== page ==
A group of 263 Carillion workers has won a legal victory as they seek compensation following the company’s collapse in 2018.
The workers, represented by the Unite union, claim that Carillion failed to inform and consult them before they lost their jobs when the business went into compulsory liquidation.
This week, the Employment Appeal Tribunal (EAT) ruled that the case could proceed, dismissing the Carillion group’s appeal.
In January, the Employment Tribunal rejected Carillion’s argument that there were “special circumstances” applicable to the group company’s collapse that meant no protective awards should be made to workers for consultation failures that occurred. Following the decision, Carillion mounted an appeal that was heard in the Employment Appeal Tribunal on 6 July.
However, in an oral judgment last week, the president of the Employment Appeal Tribunal rejected Carillion’s argument and ruled that the decision made at the original employment tribunal to allow the cases to continue was correct.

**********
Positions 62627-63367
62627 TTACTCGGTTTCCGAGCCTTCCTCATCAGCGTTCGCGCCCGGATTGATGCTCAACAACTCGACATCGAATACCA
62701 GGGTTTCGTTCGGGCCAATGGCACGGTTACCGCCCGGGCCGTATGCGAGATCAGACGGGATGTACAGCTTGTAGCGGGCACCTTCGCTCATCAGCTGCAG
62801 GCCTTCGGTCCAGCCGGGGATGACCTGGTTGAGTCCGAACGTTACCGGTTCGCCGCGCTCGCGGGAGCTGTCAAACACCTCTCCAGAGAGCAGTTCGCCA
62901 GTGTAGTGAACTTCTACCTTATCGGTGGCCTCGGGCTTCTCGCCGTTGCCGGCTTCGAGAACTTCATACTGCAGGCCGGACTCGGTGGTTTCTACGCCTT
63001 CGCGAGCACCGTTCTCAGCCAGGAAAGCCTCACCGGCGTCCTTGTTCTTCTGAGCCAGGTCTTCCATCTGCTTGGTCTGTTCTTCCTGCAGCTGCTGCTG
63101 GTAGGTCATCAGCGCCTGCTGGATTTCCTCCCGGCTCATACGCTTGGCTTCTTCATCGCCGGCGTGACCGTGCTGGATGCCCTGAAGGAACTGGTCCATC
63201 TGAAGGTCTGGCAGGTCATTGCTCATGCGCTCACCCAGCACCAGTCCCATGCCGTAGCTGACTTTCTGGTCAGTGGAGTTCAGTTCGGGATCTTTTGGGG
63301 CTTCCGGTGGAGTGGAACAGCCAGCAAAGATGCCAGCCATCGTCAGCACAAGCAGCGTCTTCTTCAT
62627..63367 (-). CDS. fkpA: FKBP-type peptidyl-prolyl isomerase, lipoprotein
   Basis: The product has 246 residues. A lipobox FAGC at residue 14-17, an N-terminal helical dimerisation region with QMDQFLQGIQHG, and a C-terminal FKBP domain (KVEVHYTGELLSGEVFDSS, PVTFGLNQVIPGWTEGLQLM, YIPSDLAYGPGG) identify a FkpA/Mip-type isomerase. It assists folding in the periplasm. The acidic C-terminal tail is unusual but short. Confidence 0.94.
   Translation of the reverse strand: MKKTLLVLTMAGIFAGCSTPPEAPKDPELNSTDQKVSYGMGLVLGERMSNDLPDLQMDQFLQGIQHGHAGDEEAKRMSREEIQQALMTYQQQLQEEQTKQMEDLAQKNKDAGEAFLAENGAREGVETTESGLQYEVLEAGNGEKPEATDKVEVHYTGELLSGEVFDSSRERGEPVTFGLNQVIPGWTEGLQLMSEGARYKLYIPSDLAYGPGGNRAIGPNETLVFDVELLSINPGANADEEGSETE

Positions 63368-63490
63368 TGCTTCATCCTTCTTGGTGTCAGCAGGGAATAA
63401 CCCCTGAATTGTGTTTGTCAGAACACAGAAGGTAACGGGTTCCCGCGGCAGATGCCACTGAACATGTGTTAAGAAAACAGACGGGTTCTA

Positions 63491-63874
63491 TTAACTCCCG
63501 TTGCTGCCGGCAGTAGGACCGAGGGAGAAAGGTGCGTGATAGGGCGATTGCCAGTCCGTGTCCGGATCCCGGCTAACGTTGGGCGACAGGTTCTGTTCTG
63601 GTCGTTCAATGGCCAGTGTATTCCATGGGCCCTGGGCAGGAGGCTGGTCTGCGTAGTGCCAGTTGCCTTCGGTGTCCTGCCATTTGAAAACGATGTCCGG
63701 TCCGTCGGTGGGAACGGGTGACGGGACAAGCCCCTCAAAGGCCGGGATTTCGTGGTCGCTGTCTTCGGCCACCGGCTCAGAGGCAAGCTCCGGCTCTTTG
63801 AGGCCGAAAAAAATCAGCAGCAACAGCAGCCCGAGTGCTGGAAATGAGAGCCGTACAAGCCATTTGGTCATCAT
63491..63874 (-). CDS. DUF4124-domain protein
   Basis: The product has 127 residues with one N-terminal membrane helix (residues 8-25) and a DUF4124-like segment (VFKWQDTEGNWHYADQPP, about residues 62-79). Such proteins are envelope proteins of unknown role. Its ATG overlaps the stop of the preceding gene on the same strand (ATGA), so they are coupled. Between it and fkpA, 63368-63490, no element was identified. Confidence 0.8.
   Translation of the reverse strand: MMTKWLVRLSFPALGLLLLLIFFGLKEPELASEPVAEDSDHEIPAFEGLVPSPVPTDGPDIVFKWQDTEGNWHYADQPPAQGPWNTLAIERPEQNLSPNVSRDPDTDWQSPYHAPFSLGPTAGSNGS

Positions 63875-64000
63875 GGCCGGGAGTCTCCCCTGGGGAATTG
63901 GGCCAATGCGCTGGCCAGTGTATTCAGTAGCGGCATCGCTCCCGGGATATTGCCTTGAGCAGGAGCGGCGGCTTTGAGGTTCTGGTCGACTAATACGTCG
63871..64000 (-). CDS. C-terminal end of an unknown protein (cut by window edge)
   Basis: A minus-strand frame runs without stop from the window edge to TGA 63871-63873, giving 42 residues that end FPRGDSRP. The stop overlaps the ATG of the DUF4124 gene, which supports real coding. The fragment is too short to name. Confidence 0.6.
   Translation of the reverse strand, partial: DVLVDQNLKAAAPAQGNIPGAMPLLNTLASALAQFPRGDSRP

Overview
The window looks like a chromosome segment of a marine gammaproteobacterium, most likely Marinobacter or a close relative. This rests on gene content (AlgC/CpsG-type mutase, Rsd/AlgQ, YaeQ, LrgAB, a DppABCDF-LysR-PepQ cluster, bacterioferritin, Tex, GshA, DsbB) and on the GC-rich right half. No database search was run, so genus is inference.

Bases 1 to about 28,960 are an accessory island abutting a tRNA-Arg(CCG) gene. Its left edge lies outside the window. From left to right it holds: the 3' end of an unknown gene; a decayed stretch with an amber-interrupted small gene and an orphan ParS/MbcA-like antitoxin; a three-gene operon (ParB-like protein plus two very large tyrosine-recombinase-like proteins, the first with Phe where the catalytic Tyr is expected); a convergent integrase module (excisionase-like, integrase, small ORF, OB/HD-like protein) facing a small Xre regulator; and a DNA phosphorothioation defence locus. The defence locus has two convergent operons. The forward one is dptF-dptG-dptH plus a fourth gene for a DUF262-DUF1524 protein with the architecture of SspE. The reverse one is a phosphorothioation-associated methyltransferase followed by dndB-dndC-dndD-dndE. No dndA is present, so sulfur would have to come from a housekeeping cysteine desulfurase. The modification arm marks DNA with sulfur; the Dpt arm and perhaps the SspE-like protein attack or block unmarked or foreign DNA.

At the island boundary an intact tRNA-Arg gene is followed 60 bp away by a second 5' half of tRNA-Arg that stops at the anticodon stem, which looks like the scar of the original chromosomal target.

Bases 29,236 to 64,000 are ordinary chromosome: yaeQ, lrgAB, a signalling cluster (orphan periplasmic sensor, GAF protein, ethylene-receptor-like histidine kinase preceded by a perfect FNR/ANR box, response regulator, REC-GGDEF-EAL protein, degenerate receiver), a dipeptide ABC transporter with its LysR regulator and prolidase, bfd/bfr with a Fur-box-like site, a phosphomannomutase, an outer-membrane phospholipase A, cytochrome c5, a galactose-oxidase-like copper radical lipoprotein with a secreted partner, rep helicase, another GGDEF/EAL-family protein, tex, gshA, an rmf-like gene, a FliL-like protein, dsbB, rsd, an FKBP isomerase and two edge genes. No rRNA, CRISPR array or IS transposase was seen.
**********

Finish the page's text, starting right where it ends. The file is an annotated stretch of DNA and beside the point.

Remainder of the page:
A seven-week hearing is now scheduled for 2022, when the decision will be made over whether or not to grant the employees a protective award for Carillion’s failure to inform and consult them.
Howard Beckett, Unite assistant general secretary for legal affairs, said: “This was a vitally important case not just for the former Carillion workers but all workers, who lose their jobs without warning in the future.
“Unite made a commitment when Carillion collapsed to do everything possible to protect our members who lost their jobs without warning through no fault of their own. Three and half years later we are still fighting for our members to receive the compensation they deserve.
“While this was an important victory the battle for compensation for our members is far from over and Unite will continue to represent them until this case is finally resolved.”